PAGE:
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Recognise the power of compound growth

Your mind is the starting point of all war and strategy. A mind that is easily overwhelmed by emotion, that is rooted in the past instead of the present, that cannot see the world with clarity and urgency, will create strategies that will always miss the mark. - Robert Greene

David Luescher
3 min read

An idea for you to consider

Two fathers met over lunch and were discussing their family life and finances.

One dad, let’s call him poor dad, was complaining about his financial situation. He started ranting about rising inflation and that he has little over USD 100 to invest every month. His conclusion was: “I rather spend those USD 100 while I’m still alive as I won’t get anywhere close to being rich with this little money either way.”

His friend, let’s call him rich dad, was both worried and slightly amused about his friend’s statement. While he was in the same situation from a financial point of view, he arrived at a different conclusion and has been investing USD 100 every month.

So, what did rich dad know that poor dad seemed to ignore?

The answer is: compound growth.

In finance, the concept of compound growth is known as compound interest.

Funny enough, the SEC quotes Albert Einstein in one of their Investors Alerts and Bulletins saying that “Albert Einstein reportedly described compound interest as the most powerful force in the universe”. Since Einstein did get a thing or two right in physics, I suggest we dig deeper into the concept of compound growth and see how it can benefit not only your finances, but your life in general.

In its simplest form compound growth can be defined as the earnings on your earnings.

Let’s have a look at the following example to understand why Einstein thought it is the most powerful force in the universe.

Let’s assume, we invest only once the sum of USD 100. How much money would we earn over a period of 30 years with compound growth?

Scenario 1: Compound growth with a single initial investment of USD 100
Year Portfolio value Interest Earnings
1 USD 100 5% USD 5
2 USD 105 5% USD 5.25
3 USD 110.25 5% USD 5.51
4 USD 115.76 5% USD 5.79
5 USD 121.55 5% USD 6.08
20 USD 252.70 5% USD 12.63
30 USD 411.62 5% USD 20.58

This leaves us with a total portfolio value at the end of year 30 of USD 431.19. This equals a whopping gain of USD 332.19.

What would have happened if we wouldn’t have reinvested our earnings?

Well,  as you can see in the table below, we still would have gotten a gain of USD 150, but we would have left USD 182.19 on the table compared to the scenario 1 with compound growth.

Scenario 2: Linear growth with a single initial investment of USD 100
Year Portfolio value Interest Earnings
1 USD 100 5% USD 5
2 USD 100 5% USD 5
3 USD 100 5% USD 5
4 USD 100 5% USD 5
5 USD 100 5% USD 5
20 USD 100 5% USD 5
30 USD 100 5% USD 5

So, obviously this newsletter is not meant to turn into financial advice.

The question is rather: What conclusion can we draw from the rich dad / poor dad example?

The answer is: Make time your alley!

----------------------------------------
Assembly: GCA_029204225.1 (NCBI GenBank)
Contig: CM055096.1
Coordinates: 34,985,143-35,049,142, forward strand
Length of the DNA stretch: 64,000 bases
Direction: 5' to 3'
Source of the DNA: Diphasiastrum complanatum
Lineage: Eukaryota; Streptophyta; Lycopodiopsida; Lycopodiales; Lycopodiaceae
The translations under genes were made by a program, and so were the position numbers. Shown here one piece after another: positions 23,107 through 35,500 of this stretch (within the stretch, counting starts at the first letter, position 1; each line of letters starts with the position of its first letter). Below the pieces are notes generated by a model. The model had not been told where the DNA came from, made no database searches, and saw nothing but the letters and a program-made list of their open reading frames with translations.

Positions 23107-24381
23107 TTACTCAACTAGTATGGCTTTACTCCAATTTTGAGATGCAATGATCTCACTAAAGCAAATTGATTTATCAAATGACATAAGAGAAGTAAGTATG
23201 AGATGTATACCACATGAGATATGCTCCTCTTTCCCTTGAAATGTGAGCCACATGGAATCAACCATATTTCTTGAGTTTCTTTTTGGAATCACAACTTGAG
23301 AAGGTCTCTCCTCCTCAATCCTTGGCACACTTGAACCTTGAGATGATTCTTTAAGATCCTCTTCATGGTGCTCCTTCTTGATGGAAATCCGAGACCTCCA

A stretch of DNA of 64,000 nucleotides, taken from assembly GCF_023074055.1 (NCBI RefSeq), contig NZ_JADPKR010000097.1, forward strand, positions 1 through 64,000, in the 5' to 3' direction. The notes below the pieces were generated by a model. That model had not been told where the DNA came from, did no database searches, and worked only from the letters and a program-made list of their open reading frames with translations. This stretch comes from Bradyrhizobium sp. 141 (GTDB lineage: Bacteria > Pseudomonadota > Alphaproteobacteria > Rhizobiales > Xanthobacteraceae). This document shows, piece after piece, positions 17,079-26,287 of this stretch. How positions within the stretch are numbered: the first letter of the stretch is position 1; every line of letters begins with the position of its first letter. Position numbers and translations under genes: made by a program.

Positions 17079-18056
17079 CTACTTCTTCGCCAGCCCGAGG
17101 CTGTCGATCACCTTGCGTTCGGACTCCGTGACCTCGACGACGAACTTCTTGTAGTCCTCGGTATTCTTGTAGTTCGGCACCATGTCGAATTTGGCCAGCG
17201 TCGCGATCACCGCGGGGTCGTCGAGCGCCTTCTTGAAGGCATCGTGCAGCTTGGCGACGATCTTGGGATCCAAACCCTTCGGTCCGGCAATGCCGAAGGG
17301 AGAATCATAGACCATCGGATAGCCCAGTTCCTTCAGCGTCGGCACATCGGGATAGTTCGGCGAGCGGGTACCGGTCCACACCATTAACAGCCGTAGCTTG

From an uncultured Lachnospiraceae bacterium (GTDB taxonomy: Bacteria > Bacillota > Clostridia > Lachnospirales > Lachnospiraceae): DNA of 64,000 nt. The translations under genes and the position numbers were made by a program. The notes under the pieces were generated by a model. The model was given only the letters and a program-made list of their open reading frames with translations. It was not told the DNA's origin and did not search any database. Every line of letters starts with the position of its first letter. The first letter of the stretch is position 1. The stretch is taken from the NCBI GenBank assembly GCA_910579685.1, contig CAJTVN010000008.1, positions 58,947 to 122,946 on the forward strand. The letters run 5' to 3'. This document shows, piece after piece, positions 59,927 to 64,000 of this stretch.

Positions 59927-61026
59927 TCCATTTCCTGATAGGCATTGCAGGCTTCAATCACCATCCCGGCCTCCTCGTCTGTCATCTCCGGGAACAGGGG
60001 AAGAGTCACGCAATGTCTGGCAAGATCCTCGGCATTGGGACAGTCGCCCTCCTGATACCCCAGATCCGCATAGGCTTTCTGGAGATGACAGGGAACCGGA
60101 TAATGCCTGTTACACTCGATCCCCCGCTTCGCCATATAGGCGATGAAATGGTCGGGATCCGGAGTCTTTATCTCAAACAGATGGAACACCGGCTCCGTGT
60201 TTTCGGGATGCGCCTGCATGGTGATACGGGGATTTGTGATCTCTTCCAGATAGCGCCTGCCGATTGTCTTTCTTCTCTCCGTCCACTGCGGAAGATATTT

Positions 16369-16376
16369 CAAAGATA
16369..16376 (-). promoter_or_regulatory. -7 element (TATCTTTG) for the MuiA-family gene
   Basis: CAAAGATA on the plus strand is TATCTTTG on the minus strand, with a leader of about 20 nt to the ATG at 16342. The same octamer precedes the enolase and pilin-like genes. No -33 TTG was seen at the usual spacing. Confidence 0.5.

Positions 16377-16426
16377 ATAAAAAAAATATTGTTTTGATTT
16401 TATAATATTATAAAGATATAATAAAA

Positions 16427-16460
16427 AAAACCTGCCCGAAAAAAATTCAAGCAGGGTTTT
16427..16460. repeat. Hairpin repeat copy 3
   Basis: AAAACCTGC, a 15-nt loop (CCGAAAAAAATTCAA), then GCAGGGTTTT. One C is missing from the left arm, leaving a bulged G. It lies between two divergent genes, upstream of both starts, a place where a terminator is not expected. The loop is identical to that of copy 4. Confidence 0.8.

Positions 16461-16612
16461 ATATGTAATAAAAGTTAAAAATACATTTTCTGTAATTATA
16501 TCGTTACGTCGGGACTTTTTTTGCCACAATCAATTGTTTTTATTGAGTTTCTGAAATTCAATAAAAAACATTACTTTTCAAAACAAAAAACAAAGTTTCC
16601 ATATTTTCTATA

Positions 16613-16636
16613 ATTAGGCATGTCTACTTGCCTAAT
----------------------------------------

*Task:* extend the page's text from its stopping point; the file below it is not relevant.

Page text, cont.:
So many times we trick ourselves into believing that massive success requires massive action to quote James Clear. But actually, the opposite is true. It is more important to start small and show up on a regular basis.

You don’t trust me yet on this one? Okay, here’s another little math quiz for you:

If you can get 1 percent better each day for one year, how many times better do you end up by the time you’re done?

The astounding answer is 37 times!

So, instead of pouring your energy excessively into something for a small period of time only to feel exhausted afterwards, aim to just get a tiny bit better every single day and trust the process of compound growth.

You want to get back in shape? Well, eating a banana instead of Snickers bar is a small action, but one that will move you closer to your goal. Taking the stairs instead of the elevator? Again, a small change, but one that will help you move closer to your goal. All these small actions together compound over time and will help you get back in shape.

What’s the flip side of the concept of the power of compound growth?

Unfortunately, compound growth can as well lead to negative growth. One Snicker’s bar doesn’t hurt you. One Snicker’s bar combined with other sweets every single day, will most probably lead to health issues at some point. Not brushing your teeth once, won’t hurt. Not brushing your teeth on a regular basis, increases your chances of caries.

So, if you look at the different areas of your life:

  • How is the power of compounding currently working for or against you?
  • What is an area of your life that would benefit from aiming to become 1% better every single day?

(Source: Atomic Habits by James Clear / Rich dad, poor dad by Robert Kiyosaki / and many more who in one way or another touched upon this topic)


A quote for you to ponder

Your mind is the starting point of all war and strategy. A mind that is easily overwhelmed by emotion, that is rooted in the past instead of the present, that cannot see the world with clarity and urgency, will create strategies that will always miss the mark. - Robert Greene

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